In the past, intermingling was (in general) a rather slow process. Cultures had more time to absorb elements from surrounding populations and alter these elements to suit their cultural environment. Today, cultures are bombarded with a barrage of cultures. We may get our coffee from Columbia, our fruit from America, our grains from Asia, our television shows from India, our kids toys from China, coats from Canada.

All of this commerce brings with people along with it. No matter what the religious tenets of a people (within a community) are, there are always those who intermarry, reproduce with, and adopt elements of these people who they come in contact with. Such people have always existed. If not, then we would eventually cease to belong to the same species. The fact that people from opposite sides of the globe can come together and produce offspring is proof that humans have been mixing and mingling consistently since our hominid ancestors became homo sapiens.


Red Tulips said...

Bint alshamsa or Tulip (great name, btw!):

I left a message to this on my board. I am not sure where we should be having the discussion, there or here, lol. I do find this all to be very fascinating.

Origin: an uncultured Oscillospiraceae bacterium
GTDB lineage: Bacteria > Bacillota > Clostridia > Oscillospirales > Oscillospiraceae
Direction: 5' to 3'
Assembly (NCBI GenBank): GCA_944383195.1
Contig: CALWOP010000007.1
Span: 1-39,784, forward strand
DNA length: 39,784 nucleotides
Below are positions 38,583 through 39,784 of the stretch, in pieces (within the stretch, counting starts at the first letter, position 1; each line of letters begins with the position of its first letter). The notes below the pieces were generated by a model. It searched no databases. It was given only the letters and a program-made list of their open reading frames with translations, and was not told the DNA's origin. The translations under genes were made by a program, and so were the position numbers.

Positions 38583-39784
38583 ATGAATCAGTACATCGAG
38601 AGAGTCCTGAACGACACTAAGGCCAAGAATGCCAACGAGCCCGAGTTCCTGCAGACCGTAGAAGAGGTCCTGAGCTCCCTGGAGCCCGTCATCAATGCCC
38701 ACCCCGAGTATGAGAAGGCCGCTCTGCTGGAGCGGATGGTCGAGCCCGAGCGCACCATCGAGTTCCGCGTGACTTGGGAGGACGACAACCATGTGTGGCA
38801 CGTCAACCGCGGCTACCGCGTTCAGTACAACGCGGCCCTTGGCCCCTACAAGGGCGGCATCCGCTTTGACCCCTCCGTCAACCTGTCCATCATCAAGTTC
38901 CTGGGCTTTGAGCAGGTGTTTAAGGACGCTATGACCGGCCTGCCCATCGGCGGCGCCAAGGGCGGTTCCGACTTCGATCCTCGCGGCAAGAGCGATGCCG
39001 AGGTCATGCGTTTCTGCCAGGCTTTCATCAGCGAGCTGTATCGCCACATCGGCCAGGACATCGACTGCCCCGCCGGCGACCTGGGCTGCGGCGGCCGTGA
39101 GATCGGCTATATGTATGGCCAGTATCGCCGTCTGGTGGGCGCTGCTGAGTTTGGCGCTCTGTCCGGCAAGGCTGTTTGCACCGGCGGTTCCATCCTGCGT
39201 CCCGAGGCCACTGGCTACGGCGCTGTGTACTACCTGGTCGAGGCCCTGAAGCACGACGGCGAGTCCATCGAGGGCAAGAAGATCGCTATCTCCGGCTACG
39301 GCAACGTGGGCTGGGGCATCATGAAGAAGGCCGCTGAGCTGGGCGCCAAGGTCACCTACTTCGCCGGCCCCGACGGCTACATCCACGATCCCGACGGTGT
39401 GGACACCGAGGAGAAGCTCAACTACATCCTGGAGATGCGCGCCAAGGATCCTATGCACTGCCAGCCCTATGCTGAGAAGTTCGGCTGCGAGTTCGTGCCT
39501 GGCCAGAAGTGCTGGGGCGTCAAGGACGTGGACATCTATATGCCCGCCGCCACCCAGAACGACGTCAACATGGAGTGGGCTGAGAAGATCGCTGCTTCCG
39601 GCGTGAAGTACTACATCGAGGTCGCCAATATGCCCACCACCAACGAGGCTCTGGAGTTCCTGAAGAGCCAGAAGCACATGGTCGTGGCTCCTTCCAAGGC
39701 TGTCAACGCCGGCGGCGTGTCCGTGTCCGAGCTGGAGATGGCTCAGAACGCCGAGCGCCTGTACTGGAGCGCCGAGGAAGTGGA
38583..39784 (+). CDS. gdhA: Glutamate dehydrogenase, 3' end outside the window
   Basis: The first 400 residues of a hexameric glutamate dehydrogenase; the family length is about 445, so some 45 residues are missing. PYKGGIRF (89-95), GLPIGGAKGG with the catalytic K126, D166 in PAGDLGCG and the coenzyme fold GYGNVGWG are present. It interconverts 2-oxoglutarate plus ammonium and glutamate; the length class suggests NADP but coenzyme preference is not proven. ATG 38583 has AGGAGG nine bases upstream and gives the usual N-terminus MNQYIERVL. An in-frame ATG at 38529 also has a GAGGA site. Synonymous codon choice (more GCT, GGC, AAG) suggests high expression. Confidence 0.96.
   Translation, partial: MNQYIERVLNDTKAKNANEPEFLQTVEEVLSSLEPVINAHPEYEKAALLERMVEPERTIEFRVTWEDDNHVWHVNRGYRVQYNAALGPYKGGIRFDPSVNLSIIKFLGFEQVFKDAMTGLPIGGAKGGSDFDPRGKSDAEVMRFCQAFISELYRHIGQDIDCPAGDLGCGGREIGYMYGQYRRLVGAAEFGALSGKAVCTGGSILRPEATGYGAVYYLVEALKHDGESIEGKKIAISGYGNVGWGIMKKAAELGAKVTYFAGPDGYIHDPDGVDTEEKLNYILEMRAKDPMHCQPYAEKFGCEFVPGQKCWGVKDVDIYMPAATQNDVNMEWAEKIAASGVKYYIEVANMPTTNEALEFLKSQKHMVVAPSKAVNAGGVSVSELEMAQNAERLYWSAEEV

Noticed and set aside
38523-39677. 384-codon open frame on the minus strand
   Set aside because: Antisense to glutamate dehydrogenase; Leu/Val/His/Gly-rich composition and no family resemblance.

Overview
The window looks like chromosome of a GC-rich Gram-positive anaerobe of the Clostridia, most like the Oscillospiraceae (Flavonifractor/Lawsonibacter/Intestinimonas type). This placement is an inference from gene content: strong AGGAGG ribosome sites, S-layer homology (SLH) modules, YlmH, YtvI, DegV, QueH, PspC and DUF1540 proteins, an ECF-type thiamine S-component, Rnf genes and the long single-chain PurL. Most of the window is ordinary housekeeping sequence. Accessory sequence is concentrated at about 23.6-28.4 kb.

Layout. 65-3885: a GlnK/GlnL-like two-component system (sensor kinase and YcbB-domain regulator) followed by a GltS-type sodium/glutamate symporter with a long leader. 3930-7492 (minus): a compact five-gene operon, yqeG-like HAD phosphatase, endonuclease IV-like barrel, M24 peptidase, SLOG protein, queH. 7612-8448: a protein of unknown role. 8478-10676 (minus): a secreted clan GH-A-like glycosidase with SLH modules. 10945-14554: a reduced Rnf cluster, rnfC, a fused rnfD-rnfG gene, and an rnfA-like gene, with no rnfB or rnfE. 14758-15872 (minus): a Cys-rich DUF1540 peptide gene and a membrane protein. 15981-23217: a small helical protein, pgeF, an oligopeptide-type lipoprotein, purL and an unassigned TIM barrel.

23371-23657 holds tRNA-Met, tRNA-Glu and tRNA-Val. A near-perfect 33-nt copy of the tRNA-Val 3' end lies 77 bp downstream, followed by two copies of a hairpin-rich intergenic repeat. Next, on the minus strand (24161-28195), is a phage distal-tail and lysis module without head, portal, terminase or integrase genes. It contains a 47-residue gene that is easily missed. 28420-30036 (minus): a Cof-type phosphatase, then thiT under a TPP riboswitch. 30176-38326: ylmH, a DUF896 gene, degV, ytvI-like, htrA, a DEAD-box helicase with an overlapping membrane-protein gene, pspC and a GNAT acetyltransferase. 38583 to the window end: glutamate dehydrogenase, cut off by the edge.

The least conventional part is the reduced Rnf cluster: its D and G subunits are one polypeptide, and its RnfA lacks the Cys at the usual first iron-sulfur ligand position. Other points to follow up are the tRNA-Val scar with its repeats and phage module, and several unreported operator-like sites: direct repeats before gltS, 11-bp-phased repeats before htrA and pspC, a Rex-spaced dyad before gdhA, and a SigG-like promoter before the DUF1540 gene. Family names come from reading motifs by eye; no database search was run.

I will say that I do believe other religions have a culture distinct from the religion. I don't want it to be said that I don't think that. I am just skeptical as to the extent of this in some religions cases. I do see a Christian identity separate from Christianity itself...but...because Christians are the majority within America, I don't see any atheist Christian friends of mine as feeling as if they are atheist CHRISTIANS. They feel they are atheist AMERICANS.

This is different, I am sure, in the Middle East and other places where a Christian KNOWS they are Christian - regardless of beliefs.

I think when we are threatened, we cling to our identities and cultural heritage more than when not threatened.

Bint Alshamsa said...

When it comes to "atheist Christians" versus "atheist Americans", I think it's just like one of the problems with Judaism. Often how people identify themselves as is different from what the world identifies them as being.

Just look at how many people insist that America is a Christian nation even though there are a heck of a lot of folks here who would never label themselves as Christian. The same is true in Israel, I think. Christianity is the de facto religion here as Judaism is the de facto religion of Israel.

Red Tulips said...

bint alshamsa: